Unmentioned in the meeting was the fact that Universal’s plan is nearly impossible to enact, at least within any sort of reasonable budget. We admit that we don’t know much about structural engineering, but it seems like it would be awfully difficult to shear off a section of a building and expect the rest of the structure to remain in place. If we’re not mistaken, removing a large portion of the back of the building would make it necessary to take down the entire building. While it may be possible to maintain the facade, it will be extremely complicated and costly to hold it in place. And correct us if we’re wrong, but doesn’t the historic designation for the building prevent Universal from taking any of it down?
So there you have it, folks. Kenny Gamble’s long-awaited plan for the Royal Theater involves tearing most of it down to build a parking lot and market-rate housing, the sale of which could fund the renovation of the front of the building. Ten years after purchasing the building for $250K, Universal has come to us and said that the time isn’t right and the money isn’t there to do justice to the Royal Theater- all the while claiming that they have been maintaining it appropriately in the interim. While it’s true that the building suffered greatly during the decades it was owned by Michael Singer, we find it hard to believe that Universal did much aside from what was absolutely necessary to prevent the building from collapsing over the past ten years. Furthermore, we find it egregious that Universal claims that they can’t make an entertainment or commercial use work in the space because of money issues, but would be able to maintain a community space on South St. that would generate little to no cash flow.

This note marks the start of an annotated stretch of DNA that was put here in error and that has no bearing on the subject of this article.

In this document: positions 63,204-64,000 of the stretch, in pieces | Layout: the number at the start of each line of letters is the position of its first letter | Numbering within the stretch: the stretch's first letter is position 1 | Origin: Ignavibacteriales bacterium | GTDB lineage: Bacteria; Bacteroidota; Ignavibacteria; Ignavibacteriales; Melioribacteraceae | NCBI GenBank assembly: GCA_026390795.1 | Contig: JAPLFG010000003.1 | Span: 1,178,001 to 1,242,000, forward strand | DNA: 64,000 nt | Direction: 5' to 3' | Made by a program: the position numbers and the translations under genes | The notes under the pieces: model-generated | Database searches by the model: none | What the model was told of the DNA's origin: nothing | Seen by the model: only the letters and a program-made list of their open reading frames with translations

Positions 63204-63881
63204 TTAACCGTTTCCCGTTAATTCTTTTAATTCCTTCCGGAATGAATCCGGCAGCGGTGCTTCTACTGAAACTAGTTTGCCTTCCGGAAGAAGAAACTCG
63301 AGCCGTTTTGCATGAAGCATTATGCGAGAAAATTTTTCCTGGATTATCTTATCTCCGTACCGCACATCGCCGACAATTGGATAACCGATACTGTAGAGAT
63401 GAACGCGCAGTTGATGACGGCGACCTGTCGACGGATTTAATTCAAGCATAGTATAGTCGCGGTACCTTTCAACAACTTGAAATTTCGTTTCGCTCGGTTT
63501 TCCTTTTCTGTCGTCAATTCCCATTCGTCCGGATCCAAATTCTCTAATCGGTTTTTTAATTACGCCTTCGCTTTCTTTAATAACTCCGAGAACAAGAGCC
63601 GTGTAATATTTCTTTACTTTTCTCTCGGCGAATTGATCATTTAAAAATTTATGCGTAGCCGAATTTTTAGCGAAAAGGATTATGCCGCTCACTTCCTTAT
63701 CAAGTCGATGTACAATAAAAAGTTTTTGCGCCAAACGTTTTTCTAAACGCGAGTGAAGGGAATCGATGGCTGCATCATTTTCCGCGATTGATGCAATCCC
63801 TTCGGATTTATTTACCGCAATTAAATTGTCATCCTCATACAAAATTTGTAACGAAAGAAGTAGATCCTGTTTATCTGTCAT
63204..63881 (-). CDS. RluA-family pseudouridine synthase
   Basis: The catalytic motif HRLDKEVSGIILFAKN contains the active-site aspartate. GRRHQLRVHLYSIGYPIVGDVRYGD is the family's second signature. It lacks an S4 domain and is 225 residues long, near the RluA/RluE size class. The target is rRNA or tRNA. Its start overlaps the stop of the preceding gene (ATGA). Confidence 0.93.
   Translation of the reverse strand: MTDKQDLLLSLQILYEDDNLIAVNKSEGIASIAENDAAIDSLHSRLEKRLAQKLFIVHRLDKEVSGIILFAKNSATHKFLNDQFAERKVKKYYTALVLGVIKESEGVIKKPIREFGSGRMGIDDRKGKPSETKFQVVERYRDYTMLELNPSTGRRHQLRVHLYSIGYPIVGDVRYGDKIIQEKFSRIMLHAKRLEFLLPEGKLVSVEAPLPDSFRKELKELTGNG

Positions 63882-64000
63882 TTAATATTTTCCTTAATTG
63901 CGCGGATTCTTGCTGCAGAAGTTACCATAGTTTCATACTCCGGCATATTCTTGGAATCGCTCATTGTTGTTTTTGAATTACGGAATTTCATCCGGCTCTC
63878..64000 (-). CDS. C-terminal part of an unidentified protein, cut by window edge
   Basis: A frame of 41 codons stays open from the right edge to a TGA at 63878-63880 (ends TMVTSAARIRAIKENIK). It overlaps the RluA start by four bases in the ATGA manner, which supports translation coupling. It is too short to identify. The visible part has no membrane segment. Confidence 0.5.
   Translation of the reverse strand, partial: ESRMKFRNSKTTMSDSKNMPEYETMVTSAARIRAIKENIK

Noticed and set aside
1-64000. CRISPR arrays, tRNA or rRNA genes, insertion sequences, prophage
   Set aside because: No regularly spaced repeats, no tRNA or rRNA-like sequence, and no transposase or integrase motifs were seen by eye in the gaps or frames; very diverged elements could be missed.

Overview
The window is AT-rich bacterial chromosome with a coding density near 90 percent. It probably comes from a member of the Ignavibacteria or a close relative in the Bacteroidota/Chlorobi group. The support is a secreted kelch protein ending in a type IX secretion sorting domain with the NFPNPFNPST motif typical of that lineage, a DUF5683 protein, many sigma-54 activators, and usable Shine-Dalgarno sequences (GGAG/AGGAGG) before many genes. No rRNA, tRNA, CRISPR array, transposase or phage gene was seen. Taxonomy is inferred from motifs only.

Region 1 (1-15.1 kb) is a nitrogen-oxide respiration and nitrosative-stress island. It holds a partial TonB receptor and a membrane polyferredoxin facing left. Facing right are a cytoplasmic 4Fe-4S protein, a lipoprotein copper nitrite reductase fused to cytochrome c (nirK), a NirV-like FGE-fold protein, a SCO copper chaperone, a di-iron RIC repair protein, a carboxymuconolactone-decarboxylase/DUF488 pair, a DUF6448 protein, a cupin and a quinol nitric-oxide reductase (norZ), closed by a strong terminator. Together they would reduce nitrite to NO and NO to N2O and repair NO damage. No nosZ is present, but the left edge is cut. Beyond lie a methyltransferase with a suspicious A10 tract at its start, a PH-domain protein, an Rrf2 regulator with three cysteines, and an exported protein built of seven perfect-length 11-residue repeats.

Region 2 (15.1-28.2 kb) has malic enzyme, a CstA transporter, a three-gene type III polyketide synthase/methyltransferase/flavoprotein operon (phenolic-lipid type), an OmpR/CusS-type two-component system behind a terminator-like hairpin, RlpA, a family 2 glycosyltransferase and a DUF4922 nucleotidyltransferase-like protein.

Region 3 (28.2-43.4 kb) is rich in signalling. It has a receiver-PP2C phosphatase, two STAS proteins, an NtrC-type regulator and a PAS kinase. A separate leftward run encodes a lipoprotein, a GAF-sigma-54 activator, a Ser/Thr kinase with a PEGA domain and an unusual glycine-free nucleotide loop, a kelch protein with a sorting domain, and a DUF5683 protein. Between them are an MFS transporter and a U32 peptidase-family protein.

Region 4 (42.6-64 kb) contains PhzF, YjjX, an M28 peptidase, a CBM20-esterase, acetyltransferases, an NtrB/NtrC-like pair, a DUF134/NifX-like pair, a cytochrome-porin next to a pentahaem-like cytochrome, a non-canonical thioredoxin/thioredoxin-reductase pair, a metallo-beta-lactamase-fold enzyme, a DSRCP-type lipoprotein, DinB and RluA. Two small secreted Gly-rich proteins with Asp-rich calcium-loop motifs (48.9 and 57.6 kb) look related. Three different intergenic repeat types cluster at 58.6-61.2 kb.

Universal claims they understand the dynamics of the community. They say they want to figure out what would work best for everyone, and to that end are willing to have a dialogue, hold focus groups etc. They say they understand the value of the Royal. We say they understand the value of dollars. Building seven homes on the lot in back of the Royal with parking would net Universal a decent profit, and that appears to be priority number one. We think there’s a reason that Universal doesn’t know what it wants to do with the front of the Royal- because they don’t really care what happens to it.
We know that the Royal Theater, if kept intact, could house one or two anchor tenants that would fundamentally change the dynamic on South St. West. We’ve spoken to countless neighbors and business owners who dream about a vibrant Royal site, rather than an eyesore of a shell, surrounded by vacant lots and fronted by one of the worst stretches of sidewalk on South St. The Royal Theater is one of, if not the most important parcel in the neighborhood both because of its history and its future potential.
What a shame it would be to allow Universal Properties to destroy both, just to make a buck. Please Mr. Gamble, for everyone’s sake, sell that building! And while you’re at it, sell the three lots next to it and the two lots across the street, too. Do us this favor and we might even name South Street after you too. Gamble Lane has a nice ring to it, don’t you think?